I was just as not-there-there, just as potted a dusty plant in some corner of the room, ignored and passed by all and sundry as my portlier brothers and sisters were.

I rebelled against the culture that crowned the pretty and castigated the fat. In Zen Buddhism, which I practice, there is "no picking and choosing." This means that everything, by and of itself, is already perfect, a budding Buddha, unsullied by labels and judgments.

In surveys, people would rather be blind or run over by a truck than be fat.

I, too, whined the litany: "I tried every diet, every group."

Then one day another friend of mine, a heavy smoker, at risk for death at the age of 40 something, had an operation (not connected with his smoking). He smoked his last cigarette in the waiting room, and emerged from the surgery a nonsmoker.

Something literally went off in my mind, an explosion of understanding.

The guy who had smoked for 30 years no longer existed. Literally. Another tenet of Buddhism is that there is no such thing as a separate self. This concept bamboozles the practitioner for years.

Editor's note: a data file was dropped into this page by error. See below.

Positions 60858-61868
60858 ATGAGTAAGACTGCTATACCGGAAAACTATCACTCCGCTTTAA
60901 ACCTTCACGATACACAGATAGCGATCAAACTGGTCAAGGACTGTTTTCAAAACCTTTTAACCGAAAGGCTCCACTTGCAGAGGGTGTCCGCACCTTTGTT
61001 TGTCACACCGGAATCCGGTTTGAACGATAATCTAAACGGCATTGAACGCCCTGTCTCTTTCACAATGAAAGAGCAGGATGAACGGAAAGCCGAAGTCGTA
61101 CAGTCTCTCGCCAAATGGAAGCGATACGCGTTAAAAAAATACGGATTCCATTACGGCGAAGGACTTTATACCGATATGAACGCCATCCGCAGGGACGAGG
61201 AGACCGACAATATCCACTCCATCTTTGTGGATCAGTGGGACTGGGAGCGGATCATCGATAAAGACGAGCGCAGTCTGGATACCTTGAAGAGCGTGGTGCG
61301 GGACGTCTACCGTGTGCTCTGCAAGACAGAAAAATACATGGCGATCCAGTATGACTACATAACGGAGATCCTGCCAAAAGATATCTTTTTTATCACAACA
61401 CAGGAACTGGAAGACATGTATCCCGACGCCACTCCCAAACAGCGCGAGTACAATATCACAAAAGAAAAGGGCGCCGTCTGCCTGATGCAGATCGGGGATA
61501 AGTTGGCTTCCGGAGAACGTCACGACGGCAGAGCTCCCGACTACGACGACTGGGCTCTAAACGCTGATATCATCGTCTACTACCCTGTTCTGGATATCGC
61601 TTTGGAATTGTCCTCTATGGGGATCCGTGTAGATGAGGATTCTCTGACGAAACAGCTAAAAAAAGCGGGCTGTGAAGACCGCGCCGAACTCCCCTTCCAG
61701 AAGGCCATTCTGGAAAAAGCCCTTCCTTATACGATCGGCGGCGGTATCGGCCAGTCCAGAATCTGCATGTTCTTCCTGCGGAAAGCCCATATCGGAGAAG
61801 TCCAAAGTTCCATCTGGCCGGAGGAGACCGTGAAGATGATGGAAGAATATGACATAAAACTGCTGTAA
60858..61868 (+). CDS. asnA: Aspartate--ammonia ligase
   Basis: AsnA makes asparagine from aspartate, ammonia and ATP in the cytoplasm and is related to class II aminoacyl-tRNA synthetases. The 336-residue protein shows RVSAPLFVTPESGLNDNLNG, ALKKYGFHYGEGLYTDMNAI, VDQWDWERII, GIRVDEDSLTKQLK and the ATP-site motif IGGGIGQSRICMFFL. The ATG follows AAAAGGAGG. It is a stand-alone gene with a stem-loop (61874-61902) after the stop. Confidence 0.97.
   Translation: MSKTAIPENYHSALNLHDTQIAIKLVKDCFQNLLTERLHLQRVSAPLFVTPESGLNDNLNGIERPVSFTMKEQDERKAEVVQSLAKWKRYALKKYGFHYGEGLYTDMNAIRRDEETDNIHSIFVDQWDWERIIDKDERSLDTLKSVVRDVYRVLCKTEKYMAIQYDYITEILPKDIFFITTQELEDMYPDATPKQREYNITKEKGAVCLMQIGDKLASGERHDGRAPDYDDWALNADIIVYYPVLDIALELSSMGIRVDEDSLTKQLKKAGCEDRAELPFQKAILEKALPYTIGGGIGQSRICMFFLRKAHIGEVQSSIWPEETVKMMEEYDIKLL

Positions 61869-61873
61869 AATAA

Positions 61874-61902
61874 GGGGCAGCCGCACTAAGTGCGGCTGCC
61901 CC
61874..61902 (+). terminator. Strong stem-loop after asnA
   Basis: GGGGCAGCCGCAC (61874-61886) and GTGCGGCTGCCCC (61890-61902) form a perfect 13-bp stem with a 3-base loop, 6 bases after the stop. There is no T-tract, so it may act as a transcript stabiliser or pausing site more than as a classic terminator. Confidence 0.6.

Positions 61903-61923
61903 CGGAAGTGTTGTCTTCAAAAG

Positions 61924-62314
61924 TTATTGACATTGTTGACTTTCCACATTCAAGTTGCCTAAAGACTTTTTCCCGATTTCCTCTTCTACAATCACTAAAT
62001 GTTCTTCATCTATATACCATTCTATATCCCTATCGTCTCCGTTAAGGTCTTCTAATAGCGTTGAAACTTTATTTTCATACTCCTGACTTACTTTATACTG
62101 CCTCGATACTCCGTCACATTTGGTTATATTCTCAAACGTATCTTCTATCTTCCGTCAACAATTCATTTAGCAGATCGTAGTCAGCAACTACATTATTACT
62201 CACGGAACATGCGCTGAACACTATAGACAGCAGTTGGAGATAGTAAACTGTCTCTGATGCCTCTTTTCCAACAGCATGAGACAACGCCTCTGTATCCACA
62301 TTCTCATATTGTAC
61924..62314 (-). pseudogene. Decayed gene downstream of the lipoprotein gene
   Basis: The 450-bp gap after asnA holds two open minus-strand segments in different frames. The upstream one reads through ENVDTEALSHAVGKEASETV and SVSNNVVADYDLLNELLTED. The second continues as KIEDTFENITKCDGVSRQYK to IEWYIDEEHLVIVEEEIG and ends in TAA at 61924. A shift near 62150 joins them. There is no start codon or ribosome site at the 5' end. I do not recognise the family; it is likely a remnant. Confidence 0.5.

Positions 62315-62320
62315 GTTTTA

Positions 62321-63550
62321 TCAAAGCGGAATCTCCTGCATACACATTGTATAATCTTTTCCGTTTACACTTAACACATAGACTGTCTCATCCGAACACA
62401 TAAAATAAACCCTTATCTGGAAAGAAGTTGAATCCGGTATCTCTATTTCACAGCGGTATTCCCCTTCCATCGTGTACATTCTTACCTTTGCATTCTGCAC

It happens to be the truth. We are changing every minute, because the entire universe is doing the very same thing. We are all facets of a continuum, winking sequined facets of a whirling disco ball.

Thus, the person who got orgasmic over sugar on the tongue could, simply, in a philosophical and psychological word, disappear.

On June 29, 2005, I did.

The facets of the continuum reformed into an individual who no longer ate 99.9 percent of things with a face, or added sugar. This person actually craved things that were good for her, like apples and spinach. And even worse, or better, she could Frenchly manage portions, a spoonful of this, a soupcon of that.

I had a last taste of the pecan pie ice cream a few months later. It was too sweet, a syrupy strangle of the taste buds.

There is suffering, said Shakyamuni Buddha. There is an end to suffering.

All conditioned things are impermanent.

Physicians, heal ourselves.

hruskova.blogspot.com

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An Actual Waist